UCA brings the classics back with ‘A Midsummer Night’s Dream’

Graham Shapley

Editor’s Note: Changes were made Friday, Oct.11 for factual inaccuracies. 

After 400 years of remaking, retelling and reimagining the works of William Shakespeare, it’s refreshing to get back to where it all started: with the original plays.

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This fall, the University Center for the Arts will present Shakespeare’s most beloved comedy, “A Midsummer Night’s Dream,” which follows the interconnected stories of four lovers in fairyland. 

Marin Stumpf, a Colorado State University student, plays as Helena in “A Midsummer Night’s Dream” by William Shakespeare. (Asia Kalcevic | Collegian)

The cast is a mix of students, some newcomers and some veteran actors, who have been involved in the theater world for years.

“I’ve been in theater since I was 11, but I’ve mostly been involved in design elements,” said Lukas White, who plays Puck. “Last year around the spring, all of the design assignments were already taken up, so I said ‘OK, I’m not doing anything. I’ll audition for a small part,’ and I got Puck.”

Despite its age, “A Midsummer Night’s Dream” remains a highly popular play along with Shakespeare’s other works.

“There are people who dedicate their whole careers to Shakespeare,” said Ryan Volkert, a senior-year student studying theater performance, economics and data science and who plays Oberon, king of the fairies.

The show, having been around for centuries, has been refined down to an art.

“It’s down to when you should be taking breaths in the monologues and what the physicality should look like,” said Holly Wedgeworth, a senior-year theater performance major portraying Titania, the object of Oberon’s desires and queen of the fairies. “Shakespeare uses his stage directions very specifically to give you hints about what the play is about.”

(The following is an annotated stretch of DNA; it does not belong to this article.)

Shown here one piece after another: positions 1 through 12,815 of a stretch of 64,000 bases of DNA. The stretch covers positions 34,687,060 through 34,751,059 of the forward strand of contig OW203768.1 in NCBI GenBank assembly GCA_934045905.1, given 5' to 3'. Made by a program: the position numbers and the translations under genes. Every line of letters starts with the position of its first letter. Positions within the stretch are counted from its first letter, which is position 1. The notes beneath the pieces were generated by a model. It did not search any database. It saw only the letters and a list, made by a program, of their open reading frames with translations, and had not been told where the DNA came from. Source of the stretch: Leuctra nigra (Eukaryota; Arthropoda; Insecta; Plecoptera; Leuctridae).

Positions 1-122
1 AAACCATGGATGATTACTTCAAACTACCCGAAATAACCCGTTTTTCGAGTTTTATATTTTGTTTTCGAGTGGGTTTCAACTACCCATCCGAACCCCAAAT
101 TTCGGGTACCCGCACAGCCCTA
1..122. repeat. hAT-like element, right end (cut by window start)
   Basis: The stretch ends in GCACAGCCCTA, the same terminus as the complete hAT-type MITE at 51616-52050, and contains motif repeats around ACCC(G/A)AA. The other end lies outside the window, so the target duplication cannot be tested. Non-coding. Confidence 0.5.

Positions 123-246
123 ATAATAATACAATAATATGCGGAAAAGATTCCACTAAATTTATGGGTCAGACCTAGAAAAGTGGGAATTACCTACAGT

White said to prepare he watched performances of “Hamlet” and “Richard III.”

“I would follow along with the script and circle where they were emphasizing the words,” White said.

Even though the stories themselves may seem outdated on the surface, the deeper themes and messages persist.

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“If you look at ‘Macbeth,’ nobody’s trying to overthrow kings anymore, but thematically, it’s still very relevant,” Volkert said. “’A Midsummer Night’s Dream’ is really just about power, passion, getting what you want, which is still a huge part of the human condition.”

“Shakespeare’s hard, but they’re great stories,” Wedgeworth said. “If you can act Shakespeare, you can act. Picking up a contemporary or modern play, it’s the easiest thing once you’ve got Shakespeare down.”

Although Shakespeare is so widely known, some methods of experiencing the writings are touted above others.

“It’s confusing that classes in high school read Shakespeare,” Wedgeworth said. “I don’t know how you’d get anything out of it unless you were watching it.”

‘A Midsummer Night’s Dream’ will be playing at the University Center for the Arts Oct. 10-13.

On Oct. 1, the UCA put out a promotional video on YouTube showing off the set, a large wooden platform shaped like a wedge, lending itself to the play’s supernatural elements and making anybody standing on it feel off-balance. The actors had to learn not only their performances, but how to perform at an angle.

“It’s kind of like acting on the side of a ski slope,” White said. “My calves are really strong now.”

Though it has been challenging for the actors to learn to navigate the unique prop, the addition will surely make for an interesting addition to the classic play.

“It’s a little daunting,” Volkert said. “If you step close to stage left, there’s a huge drop off, where if you took one more step you’re going down. You’re standing there, and your ankles are at a weird angle. You’re off-kilter the whole time. It’s scary, but we’ve made use of it.”

Tickets for “A Midsummer’s Night’s Dream” may be purchased online at $9 for minors, $14 for seniors and $18 for adults. CSU students can get a free ticket by logging in with their CSU eID during checkout.

Graham Shapley can be reached at entertainment@collegian.com and on Twitter @shapleygraham